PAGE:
I’m an Elder Millennial and I Freaking Love Gen Z

The NY Times is trying to start a new generation war. Here’s why you shouldn’t fall for it.

Gina Denny
10 min readNov 1, 2021


Photo by Yoav Aziz on Unsplash

In case you missed it: late last week, the NY Times ran a story by Emma Cooper about how Millennials are terrified of their new Gen Z co-workers. The headline and the lede say that millennials, particularly elder millennials (specifically 37-year-olds?) are terrified of being uncool in front of these Gen Z co-workers.

If you read beyond the headline and the splashy lede, though, you’ll see that the story sounds more like someone who is intensely jealous of the power Gen Z is harnessing.

It’s the power that Gen X tried to grab, but they were too small, as a group, to do so. It’s the power Millennials should have been able to grab, being such a huge bloc, but we didn’t.

Maybe we were too scared, due to the trauma of ascending into the most unstable job market in nearly a century. Maybe we were too cowed by our Boomer parents. Maybe we lacked the imagination necessary to break the chains of the 9-to-5 desk job structure.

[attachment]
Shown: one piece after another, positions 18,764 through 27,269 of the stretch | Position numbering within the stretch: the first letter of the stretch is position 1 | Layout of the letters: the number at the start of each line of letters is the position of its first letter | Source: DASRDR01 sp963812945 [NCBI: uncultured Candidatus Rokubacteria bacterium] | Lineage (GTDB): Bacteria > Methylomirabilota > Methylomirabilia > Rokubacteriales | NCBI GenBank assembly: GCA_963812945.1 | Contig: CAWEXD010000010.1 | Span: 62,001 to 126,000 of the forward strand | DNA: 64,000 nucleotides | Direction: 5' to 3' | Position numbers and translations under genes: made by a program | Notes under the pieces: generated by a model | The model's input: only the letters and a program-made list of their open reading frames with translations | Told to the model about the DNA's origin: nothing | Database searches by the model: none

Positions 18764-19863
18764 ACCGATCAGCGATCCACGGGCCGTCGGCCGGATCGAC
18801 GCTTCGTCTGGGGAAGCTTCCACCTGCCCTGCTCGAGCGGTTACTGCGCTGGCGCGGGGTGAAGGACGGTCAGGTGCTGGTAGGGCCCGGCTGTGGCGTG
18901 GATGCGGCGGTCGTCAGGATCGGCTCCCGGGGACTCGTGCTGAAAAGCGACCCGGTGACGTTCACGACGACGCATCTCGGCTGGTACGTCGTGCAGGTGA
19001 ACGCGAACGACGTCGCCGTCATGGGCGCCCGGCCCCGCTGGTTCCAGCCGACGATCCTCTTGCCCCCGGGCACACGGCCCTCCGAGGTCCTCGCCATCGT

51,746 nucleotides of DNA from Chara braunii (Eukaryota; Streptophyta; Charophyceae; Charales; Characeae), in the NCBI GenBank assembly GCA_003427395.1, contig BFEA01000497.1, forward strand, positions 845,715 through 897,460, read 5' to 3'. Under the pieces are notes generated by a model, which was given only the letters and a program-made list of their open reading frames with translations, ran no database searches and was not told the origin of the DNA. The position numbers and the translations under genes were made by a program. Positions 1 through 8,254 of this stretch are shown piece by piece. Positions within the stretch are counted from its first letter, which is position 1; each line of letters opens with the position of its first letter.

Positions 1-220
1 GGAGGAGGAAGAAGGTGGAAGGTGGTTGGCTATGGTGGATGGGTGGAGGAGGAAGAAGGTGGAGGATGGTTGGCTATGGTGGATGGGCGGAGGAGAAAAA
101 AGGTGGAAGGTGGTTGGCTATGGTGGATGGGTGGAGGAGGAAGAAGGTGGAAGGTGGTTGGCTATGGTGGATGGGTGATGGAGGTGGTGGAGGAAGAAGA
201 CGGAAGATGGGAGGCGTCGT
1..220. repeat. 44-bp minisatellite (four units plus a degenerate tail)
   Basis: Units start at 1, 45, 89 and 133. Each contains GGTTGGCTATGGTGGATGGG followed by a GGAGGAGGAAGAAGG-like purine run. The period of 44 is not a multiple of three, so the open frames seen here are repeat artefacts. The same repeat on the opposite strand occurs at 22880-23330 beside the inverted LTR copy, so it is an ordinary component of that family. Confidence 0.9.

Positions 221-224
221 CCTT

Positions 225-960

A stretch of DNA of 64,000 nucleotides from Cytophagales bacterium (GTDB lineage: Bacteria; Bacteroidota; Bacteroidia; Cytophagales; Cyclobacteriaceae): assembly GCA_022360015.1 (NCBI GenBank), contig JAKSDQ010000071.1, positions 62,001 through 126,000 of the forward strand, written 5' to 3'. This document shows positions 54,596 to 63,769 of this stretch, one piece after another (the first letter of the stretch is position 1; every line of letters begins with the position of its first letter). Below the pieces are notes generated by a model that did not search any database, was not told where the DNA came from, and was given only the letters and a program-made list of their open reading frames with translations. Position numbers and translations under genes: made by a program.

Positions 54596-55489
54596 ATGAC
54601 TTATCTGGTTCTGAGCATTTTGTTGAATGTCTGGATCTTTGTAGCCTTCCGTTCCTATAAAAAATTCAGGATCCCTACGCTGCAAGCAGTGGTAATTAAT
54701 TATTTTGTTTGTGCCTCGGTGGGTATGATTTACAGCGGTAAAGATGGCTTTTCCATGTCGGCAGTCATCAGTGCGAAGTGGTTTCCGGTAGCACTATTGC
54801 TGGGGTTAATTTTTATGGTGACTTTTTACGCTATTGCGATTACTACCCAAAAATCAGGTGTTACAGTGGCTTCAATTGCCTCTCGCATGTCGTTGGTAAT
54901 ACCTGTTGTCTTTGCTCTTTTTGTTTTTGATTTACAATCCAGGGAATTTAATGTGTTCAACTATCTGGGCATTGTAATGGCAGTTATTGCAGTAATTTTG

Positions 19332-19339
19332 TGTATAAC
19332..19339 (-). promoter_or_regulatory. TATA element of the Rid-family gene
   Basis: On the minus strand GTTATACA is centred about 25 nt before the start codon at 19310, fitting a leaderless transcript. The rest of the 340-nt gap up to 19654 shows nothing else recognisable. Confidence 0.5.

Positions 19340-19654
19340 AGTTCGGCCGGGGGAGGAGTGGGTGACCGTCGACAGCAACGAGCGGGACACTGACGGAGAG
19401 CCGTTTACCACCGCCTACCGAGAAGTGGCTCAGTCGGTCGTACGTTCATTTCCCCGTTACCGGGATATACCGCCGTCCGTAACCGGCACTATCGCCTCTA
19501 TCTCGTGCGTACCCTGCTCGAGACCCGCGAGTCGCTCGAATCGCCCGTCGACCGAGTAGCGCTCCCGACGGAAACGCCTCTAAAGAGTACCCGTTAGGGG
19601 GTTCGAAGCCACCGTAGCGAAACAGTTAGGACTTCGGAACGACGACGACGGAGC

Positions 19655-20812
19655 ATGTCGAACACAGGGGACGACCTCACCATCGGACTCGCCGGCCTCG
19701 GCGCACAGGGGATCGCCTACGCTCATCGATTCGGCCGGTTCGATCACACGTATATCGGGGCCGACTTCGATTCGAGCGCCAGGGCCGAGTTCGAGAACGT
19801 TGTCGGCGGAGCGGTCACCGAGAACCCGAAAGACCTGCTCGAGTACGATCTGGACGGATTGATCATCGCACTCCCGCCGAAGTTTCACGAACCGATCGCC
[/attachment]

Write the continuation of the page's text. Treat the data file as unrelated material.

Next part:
Whatever the reason, we fell in line. We knelt before the corporate capitalist complex and took the scraps they offered us. We raged on twitter and went home and cried on our couch, but we didn’t do anything.

We fell for the stupid tricks: open concept offices make it easier to socialize! “We’re like a family here!” Relaxed dress codes let you be comfortable at work! Free laptops and cell phones are job perks (not chains that keep you working even when you’re at home)!

Gen Z is having none of it.

What follows is a selection of quotes from Ms. Cooper’s article; each quote bemoans a different aspect of Gen Z’s influence on the workforce. After each quote is my response, backed up with data, as to why this particular behavior should be celebrated, rather than feared.

At a supplement company, a Gen Z worker questioned why she would be expected to clock in for a standard eight-hour day when she might get through her to-do list by the afternoon.



Gina Denny

B.S. Business/Human Resources M.S. in Child Development/Education. Associate editor for Touchpoint Press. Erstwhile classroom music teacher.